We then site the vegie garden, usually as close to the kitchen door as possible, and ideally in a spot getting western shade from Melbourne’s harsh afternoon summer sun, and northern windbreak from Melbourne’s hot summer breezes. On slopes we run the veggie beds along the contour, and on flatter sites use a combination of shapes, ensuring that all parts of the garden can be accessed without stepping on and compacting the soil. We often look towards deciduous fruit trees and vines for afternoon summer sun protection for the vegie patch, and to provide seasonal temperature control for the house.
Access ways are defined, and we always try to design in a circular energy flow, where clients can, for example, walk through the vegie gardens, hang out their washing, collect their eggs and feed the chooks, check out the orchard and return to the house through the social area. We also run paths along contour where possible on sloped sites, allowing the paths to double-function as mini-swales, impounding and infiltrating surplus runoff in heavy rain.
Where the social area should go is usually obvious by this point (sometimes under a large deciduous trees such as a fig), as is any possibility of leading, say, washing machine greywater (at an at least 2% drop) to a greywater mulch pit in the orchard area. The moisture this adds not only reduces the irrigation need of the orchard, but feeds soil life including more bugs and insects to help provide the chook’s protein needs.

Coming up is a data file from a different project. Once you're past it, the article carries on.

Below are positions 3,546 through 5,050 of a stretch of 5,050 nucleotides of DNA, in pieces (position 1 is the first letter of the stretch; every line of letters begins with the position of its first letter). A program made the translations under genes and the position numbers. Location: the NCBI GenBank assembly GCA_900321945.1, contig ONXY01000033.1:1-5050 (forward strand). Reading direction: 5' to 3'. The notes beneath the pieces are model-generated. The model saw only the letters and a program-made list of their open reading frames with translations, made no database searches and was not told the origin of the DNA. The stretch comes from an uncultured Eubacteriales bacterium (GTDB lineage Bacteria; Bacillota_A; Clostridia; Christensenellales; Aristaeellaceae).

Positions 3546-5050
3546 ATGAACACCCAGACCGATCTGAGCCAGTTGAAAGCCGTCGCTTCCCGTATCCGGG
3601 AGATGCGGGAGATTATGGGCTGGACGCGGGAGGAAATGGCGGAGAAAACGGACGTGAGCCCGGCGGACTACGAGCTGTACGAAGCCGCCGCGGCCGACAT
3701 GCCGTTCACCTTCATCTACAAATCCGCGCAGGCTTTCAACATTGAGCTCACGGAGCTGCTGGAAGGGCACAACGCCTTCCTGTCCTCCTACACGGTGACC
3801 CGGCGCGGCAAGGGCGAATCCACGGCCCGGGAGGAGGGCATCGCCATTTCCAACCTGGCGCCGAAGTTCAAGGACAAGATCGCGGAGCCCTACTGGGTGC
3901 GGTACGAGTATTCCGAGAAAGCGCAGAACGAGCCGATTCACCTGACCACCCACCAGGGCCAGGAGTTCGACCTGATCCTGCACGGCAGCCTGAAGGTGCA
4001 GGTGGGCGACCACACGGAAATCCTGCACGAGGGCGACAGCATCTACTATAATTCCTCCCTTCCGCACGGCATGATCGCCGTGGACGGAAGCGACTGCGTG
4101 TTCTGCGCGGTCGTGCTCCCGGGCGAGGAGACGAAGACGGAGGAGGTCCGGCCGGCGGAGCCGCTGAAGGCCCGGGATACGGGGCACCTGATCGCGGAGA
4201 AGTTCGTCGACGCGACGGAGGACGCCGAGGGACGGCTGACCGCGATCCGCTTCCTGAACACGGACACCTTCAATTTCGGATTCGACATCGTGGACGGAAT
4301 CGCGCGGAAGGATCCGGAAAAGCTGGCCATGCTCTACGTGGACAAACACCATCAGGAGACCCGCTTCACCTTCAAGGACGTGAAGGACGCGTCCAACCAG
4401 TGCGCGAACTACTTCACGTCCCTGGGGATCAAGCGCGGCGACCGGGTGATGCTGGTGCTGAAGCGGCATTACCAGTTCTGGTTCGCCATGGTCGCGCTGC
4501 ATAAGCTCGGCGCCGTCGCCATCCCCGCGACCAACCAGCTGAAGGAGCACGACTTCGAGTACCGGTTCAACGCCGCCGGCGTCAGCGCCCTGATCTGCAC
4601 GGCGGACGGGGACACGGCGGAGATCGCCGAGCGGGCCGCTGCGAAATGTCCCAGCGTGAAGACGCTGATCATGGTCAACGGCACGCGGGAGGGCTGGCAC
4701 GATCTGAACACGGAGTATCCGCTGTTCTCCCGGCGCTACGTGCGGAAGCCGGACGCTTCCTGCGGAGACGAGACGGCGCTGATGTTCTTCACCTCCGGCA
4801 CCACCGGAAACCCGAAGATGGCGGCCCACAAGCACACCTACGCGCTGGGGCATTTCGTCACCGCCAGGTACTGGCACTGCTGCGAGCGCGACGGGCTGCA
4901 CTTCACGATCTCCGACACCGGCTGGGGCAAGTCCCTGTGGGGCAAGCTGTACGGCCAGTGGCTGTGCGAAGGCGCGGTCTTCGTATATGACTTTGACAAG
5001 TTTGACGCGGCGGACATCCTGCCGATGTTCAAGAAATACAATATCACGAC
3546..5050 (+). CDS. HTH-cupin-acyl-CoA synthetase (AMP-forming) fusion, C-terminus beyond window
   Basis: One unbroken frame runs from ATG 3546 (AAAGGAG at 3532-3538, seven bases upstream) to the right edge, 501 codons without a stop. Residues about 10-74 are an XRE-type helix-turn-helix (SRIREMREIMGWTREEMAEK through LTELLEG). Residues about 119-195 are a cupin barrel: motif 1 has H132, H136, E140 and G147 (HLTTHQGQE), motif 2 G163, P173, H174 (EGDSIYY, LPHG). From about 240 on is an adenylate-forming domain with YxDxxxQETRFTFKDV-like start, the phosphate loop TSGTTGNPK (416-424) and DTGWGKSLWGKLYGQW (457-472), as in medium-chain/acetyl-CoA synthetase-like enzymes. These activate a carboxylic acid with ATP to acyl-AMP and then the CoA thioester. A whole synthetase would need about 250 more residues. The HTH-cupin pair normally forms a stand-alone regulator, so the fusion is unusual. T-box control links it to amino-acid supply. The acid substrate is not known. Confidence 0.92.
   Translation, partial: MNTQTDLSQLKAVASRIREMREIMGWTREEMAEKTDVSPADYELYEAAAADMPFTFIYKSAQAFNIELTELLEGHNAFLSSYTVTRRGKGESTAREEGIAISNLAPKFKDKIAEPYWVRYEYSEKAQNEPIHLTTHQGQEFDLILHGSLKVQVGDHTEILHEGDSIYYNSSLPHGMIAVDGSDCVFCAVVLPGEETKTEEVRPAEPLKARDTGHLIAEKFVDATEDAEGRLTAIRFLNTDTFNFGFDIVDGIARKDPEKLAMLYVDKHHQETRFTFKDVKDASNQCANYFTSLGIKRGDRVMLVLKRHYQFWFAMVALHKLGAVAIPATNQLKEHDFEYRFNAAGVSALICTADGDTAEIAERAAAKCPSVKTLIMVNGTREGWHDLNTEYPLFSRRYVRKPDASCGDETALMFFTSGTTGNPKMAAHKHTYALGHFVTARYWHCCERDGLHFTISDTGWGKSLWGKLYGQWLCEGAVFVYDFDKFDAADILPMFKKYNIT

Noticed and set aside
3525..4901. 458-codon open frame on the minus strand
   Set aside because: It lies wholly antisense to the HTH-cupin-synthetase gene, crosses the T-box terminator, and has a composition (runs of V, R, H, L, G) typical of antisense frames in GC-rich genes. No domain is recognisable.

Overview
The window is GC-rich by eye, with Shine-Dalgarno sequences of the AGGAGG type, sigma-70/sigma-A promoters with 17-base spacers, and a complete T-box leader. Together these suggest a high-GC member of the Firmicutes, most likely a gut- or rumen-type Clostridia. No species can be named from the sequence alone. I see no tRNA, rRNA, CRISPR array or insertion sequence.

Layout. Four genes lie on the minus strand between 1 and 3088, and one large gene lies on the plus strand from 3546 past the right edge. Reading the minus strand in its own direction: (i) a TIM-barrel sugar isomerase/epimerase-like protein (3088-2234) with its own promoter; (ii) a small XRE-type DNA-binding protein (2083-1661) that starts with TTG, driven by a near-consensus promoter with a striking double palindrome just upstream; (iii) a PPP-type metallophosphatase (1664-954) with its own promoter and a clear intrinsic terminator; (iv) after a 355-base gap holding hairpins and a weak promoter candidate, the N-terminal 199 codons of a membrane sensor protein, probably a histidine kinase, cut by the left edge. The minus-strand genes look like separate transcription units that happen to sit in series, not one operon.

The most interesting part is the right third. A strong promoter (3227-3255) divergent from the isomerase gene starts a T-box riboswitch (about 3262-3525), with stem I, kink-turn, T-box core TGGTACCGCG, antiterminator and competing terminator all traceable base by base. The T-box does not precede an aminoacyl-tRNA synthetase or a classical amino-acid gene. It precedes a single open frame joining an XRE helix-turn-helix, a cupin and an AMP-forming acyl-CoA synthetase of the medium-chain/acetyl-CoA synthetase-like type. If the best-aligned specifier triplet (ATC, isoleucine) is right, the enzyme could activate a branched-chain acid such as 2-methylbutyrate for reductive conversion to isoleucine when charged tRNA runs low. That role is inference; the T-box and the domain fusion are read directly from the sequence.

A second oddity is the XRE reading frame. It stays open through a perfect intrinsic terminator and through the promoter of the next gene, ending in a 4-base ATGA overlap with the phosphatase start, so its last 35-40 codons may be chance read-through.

We can then map out the irrigation lines, running black poly pipe from the tank along the fence lines and then dripline to each fruit tree and veggie bed. More often than not a deciduous vine such as grape makes sense on a vertical edge or pergola for summer shade and winter light, as does a pond to add beauty, reflected light, a planting medium, and habitat for many beneficial critters.
The nature strip or front of the front yard often lends itself to a native planting, maybe with a few olives in there for good measure, and then we’re done and ready to measure up, draw up, and complete a report detailing system elements, plant lists and implementation order.
In the first example above, we have followed the above formula to a tee. In the second, due to space constraints (house extension and young children needing a large play area) we have minimised the chook run and made up for it with a large food forest out the front.
Note: Both these designs are being implemented with help from Melbourne’s permablitz network. Much of the first design was implemented at a permablitz filmed by SBS and due to go to air on the show "Costa’s Garden Odyssey" August 10 2009. The second design will be partially implemented on an upcoming permablitz – see permablitz.net for details. Many thanks to Amanda Cuyler for helping illustrate the designs.